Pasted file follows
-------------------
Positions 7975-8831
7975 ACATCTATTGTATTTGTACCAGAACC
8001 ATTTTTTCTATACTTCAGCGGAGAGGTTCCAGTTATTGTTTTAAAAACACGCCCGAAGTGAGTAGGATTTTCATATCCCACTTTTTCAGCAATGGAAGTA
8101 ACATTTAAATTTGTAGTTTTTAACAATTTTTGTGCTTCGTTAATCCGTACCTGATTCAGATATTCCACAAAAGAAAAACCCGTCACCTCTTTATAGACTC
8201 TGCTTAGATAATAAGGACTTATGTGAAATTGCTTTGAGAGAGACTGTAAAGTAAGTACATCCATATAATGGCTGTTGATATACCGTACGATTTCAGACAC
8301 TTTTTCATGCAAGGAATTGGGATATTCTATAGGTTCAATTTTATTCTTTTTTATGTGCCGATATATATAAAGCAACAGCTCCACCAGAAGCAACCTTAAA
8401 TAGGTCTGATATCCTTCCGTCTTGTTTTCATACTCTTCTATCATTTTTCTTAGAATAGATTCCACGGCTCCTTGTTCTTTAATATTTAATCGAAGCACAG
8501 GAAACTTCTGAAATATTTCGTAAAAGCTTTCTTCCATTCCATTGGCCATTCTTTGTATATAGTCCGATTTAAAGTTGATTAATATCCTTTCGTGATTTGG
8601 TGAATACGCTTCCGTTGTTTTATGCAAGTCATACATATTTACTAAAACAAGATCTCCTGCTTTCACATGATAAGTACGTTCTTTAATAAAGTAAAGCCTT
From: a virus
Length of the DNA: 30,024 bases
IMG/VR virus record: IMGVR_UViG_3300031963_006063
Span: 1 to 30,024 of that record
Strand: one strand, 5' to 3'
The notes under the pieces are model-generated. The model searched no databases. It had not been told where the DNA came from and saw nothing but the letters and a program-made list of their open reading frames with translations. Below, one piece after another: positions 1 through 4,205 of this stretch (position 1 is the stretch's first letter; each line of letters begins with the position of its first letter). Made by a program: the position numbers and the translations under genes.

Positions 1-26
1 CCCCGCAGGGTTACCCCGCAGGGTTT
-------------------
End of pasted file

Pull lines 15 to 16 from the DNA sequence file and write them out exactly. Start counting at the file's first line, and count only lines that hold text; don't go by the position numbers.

The notes under the pieces are model-generated. The model searched no databases. It had not been told where the DNA came from and saw nothing but the letters and a program-made list of their open reading frames with translations. Below, one piece after another: positions 1 through 4,205 of this stretch (position 1 is the stretch's first letter; each line of letters begins with the position of its first letter). Made by a program: the position numbers and the translations under genes.

Positions 1-26